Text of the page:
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    @C.R.: Exceptions are a major performance hit and act like gotos, they make it hard to manage state. Excellent for handling disasters, not recommended for 'normal' flow of control. – david.pfx Sep 2 '14 at 2:39
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As long as the task is not to design a 100% generic lib for each and every case, only a queue for types "T" under your teams control, I would prefer the bool try_dequeue(T* t) approach, or even better bool try_dequeue(T& t) (since T* t must never be NULL). By this design, the usage will typically look like this:

  T t;
  if(try_dequeue(t))
  {
     // do something  with t;
  }

and the implementation will look like this:

  bool try_dequeue(Type &t)
  {
      // ... make things thread-safe
      // ... return false if queue is empty
      // ... find index to your storage array
      t=queueStorage[foundIndex];
      // ... remove element at "foundIndex" from "queueStorage"
      return true;
  }

This imposes some requirements on your type T: it will need a "simple" (probably parameterless) ctor, and it needs a "copy assignment operator". A copy constructor won't be enough. For many real-world types, these requirements are easy to fulfill (especially when they are under your control). Note, that according to the rule of three it is most times good idea to implement not only a user defined copy ctor alone, so if your current type T has only such a copy ctor, consider to add a copy assignment operator as well.

  • I wonder what the pointer or reference is pointing or referring too? dequeue would imply that the object is being removed from the queue. If the object is no longer on the queue, where does the responsibility for object life-time fall? – Bill Door Sep 1 '14 at 22:48
  • Interestingly, I couldn't find a "rule of three" for move construction (move construct, move assign, destruct), just a "rule of five" on the wiki page. You'd think that the moving rule of three would be more popular, given that a lot of complex structures that can't easily be copied but can easily be moved (and most operations on standard containers only require the move-rule-of-three). – VF1 Sep 2 '14 at 2:28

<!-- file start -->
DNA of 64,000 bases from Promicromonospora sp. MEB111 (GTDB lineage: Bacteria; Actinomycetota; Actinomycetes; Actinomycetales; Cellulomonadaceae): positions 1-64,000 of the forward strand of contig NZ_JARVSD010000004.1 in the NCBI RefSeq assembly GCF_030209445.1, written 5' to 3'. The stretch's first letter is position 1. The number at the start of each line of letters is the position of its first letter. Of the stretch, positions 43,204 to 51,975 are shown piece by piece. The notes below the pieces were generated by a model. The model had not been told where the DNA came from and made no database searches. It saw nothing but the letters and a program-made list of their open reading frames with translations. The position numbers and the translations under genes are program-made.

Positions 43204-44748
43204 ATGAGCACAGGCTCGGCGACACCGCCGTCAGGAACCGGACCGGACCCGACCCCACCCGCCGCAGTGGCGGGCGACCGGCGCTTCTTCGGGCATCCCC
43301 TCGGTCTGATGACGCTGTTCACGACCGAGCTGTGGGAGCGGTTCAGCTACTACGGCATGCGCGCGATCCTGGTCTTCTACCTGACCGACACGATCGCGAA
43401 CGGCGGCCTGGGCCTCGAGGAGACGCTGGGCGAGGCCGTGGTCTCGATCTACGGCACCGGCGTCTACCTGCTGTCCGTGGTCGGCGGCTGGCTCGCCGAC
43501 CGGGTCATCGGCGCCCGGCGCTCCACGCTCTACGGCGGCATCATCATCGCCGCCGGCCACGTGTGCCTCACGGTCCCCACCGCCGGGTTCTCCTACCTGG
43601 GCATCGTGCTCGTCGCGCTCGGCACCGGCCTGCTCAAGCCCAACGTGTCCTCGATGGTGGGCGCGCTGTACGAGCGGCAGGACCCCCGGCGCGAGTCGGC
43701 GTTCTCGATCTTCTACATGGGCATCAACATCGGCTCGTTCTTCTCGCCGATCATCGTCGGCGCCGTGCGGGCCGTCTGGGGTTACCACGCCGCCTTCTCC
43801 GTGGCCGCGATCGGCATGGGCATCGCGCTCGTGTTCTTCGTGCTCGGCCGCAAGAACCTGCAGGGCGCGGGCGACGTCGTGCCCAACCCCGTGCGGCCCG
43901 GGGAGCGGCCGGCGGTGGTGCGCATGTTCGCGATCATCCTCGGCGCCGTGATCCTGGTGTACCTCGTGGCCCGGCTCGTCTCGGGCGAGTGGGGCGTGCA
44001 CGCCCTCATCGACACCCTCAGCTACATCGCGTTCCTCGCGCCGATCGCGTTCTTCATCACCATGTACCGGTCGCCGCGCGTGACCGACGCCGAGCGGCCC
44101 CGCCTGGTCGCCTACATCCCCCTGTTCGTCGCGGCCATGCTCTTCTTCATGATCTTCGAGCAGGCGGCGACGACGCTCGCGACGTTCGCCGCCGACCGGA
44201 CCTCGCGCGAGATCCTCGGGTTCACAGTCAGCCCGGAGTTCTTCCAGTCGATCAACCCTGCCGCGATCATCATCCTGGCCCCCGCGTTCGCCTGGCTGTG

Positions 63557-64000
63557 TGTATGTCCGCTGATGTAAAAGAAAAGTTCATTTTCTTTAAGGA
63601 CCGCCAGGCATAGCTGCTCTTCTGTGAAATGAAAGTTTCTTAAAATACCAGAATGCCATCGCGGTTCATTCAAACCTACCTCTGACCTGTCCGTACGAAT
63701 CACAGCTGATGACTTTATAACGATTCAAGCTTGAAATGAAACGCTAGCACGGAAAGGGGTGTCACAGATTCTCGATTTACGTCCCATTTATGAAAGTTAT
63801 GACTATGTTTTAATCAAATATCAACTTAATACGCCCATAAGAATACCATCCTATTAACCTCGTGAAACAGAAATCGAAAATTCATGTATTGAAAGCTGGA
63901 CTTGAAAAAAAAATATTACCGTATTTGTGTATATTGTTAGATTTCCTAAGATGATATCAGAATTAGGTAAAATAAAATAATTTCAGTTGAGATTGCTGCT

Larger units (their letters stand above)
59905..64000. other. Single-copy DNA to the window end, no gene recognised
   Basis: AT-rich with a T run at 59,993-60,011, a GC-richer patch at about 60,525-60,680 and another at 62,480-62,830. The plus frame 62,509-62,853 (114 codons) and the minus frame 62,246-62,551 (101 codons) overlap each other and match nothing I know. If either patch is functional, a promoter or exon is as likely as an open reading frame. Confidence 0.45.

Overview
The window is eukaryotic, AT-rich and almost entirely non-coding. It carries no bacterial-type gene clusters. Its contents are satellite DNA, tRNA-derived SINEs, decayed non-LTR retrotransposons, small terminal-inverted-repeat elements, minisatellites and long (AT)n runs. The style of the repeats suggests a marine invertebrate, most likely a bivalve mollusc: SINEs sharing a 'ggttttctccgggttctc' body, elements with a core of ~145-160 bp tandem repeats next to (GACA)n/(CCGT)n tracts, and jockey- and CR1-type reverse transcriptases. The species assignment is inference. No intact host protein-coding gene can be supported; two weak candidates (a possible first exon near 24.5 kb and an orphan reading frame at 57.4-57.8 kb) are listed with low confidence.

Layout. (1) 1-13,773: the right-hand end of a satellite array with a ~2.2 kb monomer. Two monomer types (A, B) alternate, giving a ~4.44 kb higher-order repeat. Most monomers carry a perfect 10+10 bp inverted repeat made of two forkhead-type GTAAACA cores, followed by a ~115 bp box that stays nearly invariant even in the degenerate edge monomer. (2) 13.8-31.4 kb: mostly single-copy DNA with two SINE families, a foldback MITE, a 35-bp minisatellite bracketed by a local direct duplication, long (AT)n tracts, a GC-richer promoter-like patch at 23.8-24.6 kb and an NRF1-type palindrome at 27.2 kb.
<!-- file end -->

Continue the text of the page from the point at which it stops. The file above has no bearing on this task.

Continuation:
• @BillDoor: see my edit, I added an example. The responsibility is similar to types like std::vector: the caller manages its object, the container his own objects, and putting things in and out is accomplished by copying. – Doc Brown Sep 2 '14 at 6:15
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Using the process of elimination.

Assumption - the queue is value-based. The same as std::vector, etc.

Assumption - try_dequeue will remove the value from the queue if the value is available and return the value to the caller. Technically, being value based means that the value is copied or moved to the caller.

The return type cannot be a pointer or a reference. The queue only has values. Once the value is removed from the queue, a pointer or reference cannot be maintained. Therefore a value must be returned.

You sited three potential solutions in reverse order of preference.

  1. throw an exception. (ick)
  2. return std::pair<T, bool> i.e. like std::set
  3. return optional<T>

The last two are quite similar syntactically. Some helper functions could make option 2 more tolerable.

  • Well, the return value can very well be a pointer - we can allocate a copy on the stack and return it, as would be the case with returning a unique_ptr<T>. – VF1 Sep 2 '14 at 4:12